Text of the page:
... an exciting work of four movements that is charged with energy and momentum from the beginning... the freshest brass quintet sound this reviewer has ever heard... it has the daring of Eric Ewazen's Colchester Fantasy, the melodic gifts of John Cheetham's Brass Menagerie, and the intricacies of Jan Bach's Laudes all in one convenient package... Grant never resorts to gimmicks to achieve an effect... challenging but straightforward in standard notation... the score and parts are easy to read and Grant has thoughtfully configured the pages in each part to avoid awkward page turns.. . challenging, exciting... accessible to different kinds of audiences and gives enough back to the performer to make the effort worthwhile...
-- Mark Nelson, New Materials Editor
Winter 1996 T.U.B.A. Journal

Program notes

      The first movement, Greetings, assaults the listener with a blustery, urgent narrative featuring wild leaps in all of the instruments as they explore the full dynamic and pitch range of the brass quintet.

      The second movement, Holding Forth, is an arrangement for brass quintet of the genial second movements from "Three Furies for Tuba and Orchestra" (1995), a tuba concerto which in itself is an orchestral expansion of "Three Furies for Solo Tuba" (1993). The tuba "holds forth" in no uncertain terms, displaying a spirit both rambunctious and inebriated.

      The third movement, Changes, captures the spirit of the brass chorale expressed in the language of jazz.

      The final movement, Nuts, is marked "pretty damn crazy" and is just that.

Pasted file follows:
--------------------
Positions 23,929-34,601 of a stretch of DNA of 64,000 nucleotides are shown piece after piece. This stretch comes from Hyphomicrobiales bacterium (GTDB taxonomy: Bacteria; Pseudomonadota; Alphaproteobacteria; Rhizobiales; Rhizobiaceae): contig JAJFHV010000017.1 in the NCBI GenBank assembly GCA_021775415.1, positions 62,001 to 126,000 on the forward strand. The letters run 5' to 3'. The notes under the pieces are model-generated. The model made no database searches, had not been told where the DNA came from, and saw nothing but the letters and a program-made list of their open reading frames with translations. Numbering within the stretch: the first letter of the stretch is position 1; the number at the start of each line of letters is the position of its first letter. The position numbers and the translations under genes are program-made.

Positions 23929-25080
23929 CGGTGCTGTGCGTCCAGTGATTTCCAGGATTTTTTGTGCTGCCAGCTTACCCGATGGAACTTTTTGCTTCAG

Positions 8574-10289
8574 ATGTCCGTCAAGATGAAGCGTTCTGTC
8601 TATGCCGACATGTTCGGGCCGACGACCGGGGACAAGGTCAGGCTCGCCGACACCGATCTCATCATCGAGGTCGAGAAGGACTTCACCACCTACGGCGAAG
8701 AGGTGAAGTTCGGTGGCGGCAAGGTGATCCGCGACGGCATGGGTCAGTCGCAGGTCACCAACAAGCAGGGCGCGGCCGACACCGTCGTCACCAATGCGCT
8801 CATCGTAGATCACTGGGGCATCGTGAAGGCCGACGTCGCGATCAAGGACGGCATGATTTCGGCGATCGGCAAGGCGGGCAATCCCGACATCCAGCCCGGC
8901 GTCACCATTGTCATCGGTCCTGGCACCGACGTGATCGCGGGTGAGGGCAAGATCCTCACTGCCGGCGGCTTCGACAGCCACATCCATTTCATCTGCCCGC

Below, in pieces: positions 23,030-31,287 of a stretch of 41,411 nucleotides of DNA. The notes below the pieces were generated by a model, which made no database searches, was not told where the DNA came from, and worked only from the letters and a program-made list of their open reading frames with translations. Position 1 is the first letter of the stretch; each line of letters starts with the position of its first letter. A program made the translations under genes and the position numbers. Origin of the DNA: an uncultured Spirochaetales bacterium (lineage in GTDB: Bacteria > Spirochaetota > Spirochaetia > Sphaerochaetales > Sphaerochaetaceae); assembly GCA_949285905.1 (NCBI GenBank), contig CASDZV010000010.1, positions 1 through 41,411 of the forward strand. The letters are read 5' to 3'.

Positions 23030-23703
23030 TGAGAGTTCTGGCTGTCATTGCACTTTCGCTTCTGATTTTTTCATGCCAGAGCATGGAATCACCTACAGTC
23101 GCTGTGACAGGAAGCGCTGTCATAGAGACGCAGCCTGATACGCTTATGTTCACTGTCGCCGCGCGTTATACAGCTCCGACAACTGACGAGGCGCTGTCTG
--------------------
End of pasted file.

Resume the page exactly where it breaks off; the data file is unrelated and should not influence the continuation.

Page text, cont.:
QUINTET for BRASS is the result of a consortium commission from three brass quintets: the Constitution Brass Quintet from Johnson, VT; the Millikin University Brass Quintet from Decatur, IL; and the University of Iowa Brass Quintet from Iowa City, IA. The music is dedicated with thanks to all fifteen musicians.

Purchase information
To request perusal score and recording, contact James Grant Music









Purchase and Rental Information

(sorry, no credit cards!)

Recordings

Orchestral Music of James Grant

Czech Radio Symphony Orchestra
Sebrina Maria Alfonso, conductor
Jeffrey Chappell, piano
To purchase the CD, send $17 to:
James Grant, 11 Henlopen Avenue, Rehoboth Beach, DE, 19971
or order by clicking here.
James Grant Music

Three Furies for Solo Tuba

Mark Nelson, tuba

On Mark Nelsonıs CD, Aboriginal Voices.

To purchase, send $17 to:
Mark Nelson, 18880 N. 94th Place, Scottsdale, AZ, 85255
or order by clicking here (sorry, no credit cards).
http://members.aol.com/mnelson921/record.htm

Quintet for Brass

Iowa Brass Quintet

Recorded on the Iowa Brass Quintetıs CD, "Americana: A University of Iowa Celebration"

To purchase, send $17 to:
Kristin Thelander, School of Music, University of Iowa, Iowa City, IA, 52242
or order by clicking here (sorry, no credit cards).
kristin-thelander@uiowa.edu

A Change of Season

Vermont Contemporary Music Ensemble
Song cycle on poems by Ann Barker, scored for cl, vln, vc, pno, perc, and mezzo-soprano.
To purchase, send $17 to:
Steven Klimowski, Artistic Director, VCME, PO Box 67, Fairfax, VT 05454-0067
or order by clicking here (sorry, no credit cards).
clarinet@together.net

Tocatta for piano

Michael Arnowitt, piano
Brief work for solo piano, on "Alive and Well," Ursa Minor Records
To purchase, http://maltedmedia.com/ursa/order.html